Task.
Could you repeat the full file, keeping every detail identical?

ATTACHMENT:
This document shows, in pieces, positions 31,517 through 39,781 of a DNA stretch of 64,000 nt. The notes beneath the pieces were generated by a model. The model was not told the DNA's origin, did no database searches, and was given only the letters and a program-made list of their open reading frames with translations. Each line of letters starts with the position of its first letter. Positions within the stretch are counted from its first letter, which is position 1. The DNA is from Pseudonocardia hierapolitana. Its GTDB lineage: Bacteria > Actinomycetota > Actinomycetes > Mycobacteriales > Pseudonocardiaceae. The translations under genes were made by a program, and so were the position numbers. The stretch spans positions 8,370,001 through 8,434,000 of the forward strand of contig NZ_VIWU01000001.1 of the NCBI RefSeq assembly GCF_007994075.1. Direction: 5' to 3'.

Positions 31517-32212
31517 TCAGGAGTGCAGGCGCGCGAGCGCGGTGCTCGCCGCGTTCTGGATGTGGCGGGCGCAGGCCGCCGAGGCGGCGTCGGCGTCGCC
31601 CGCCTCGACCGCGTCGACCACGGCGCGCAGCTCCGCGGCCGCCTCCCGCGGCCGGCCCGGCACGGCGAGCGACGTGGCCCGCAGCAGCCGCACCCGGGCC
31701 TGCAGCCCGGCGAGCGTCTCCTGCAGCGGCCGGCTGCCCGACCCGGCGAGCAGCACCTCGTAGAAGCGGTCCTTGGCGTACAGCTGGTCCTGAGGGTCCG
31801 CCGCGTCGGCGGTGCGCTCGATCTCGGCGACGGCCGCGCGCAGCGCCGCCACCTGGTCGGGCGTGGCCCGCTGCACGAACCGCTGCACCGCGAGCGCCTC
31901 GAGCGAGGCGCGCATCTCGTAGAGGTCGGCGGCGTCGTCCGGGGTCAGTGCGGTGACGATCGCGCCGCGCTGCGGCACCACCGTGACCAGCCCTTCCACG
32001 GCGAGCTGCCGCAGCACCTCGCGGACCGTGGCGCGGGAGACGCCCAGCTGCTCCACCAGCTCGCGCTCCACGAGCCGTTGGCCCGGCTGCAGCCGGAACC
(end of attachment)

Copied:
This document shows, in pieces, positions 31,517 through 39,781 of a DNA stretch of 64,000 nt. The notes beneath the pieces were generated by a model. The model was not told the DNA's origin, did no database searches, and was given only the letters and a program-made list of their open reading frames with translations. Each line of letters starts with the position of its first letter. Positions within the stretch are counted from its first letter, which is position 1. The DNA is from Pseudonocardia hierapolitana. Its GTDB lineage: Bacteria > Actinomycetota > Actinomycetes > Mycobacteriales > Pseudonocardiaceae. The translations under genes were made by a program, and so were the position numbers. The stretch spans positions 8,370,001 through 8,434,000 of the forward strand of contig NZ_VIWU01000001.1 of the NCBI RefSeq assembly GCF_007994075.1. Direction: 5' to 3'.

Positions 31517-32212
31517 TCAGGAGTGCAGGCGCGCGAGCGCGGTGCTCGCCGCGTTCTGGATGTGGCGGGCGCAGGCCGCCGAGGCGGCGTCGGCGTCGCC
31601 CGCCTCGACCGCGTCGACCACGGCGCGCAGCTCCGCGGCCGCCTCCCGCGGCCGGCCCGGCACGGCGAGCGACGTGGCCCGCAGCAGCCGCACCCGGGCC
31701 TGCAGCCCGGCGAGCGTCTCCTGCAGCGGCCGGCTGCCCGACCCGGCGAGCAGCACCTCGTAGAAGCGGTCCTTGGCGTACAGCTGGTCCTGAGGGTCCG
31801 CCGCGTCGGCGGTGCGCTCGATCTCGGCGACGGCCGCGCGCAGCGCCGCCACCTGGTCGGGCGTGGCCCGCTGCACGAACCGCTGCACCGCGAGCGCCTC
31901 GAGCGAGGCGCGCATCTCGTAGAGGTCGGCGGCGTCGTCCGGGGTCAGTGCGGTGACGATCGCGCCGCGCTGCGGCACCACCGTGACCAGCCCTTCCACG
32001 GCGAGCTGCCGCAGCACCTCGCGGACCGTGGCGCGGGAGACGCCCAGCTGCTCCACCAGCTCGCGCTCCACGAGCCGTTGGCCCGGCTGCAGCCGGAACC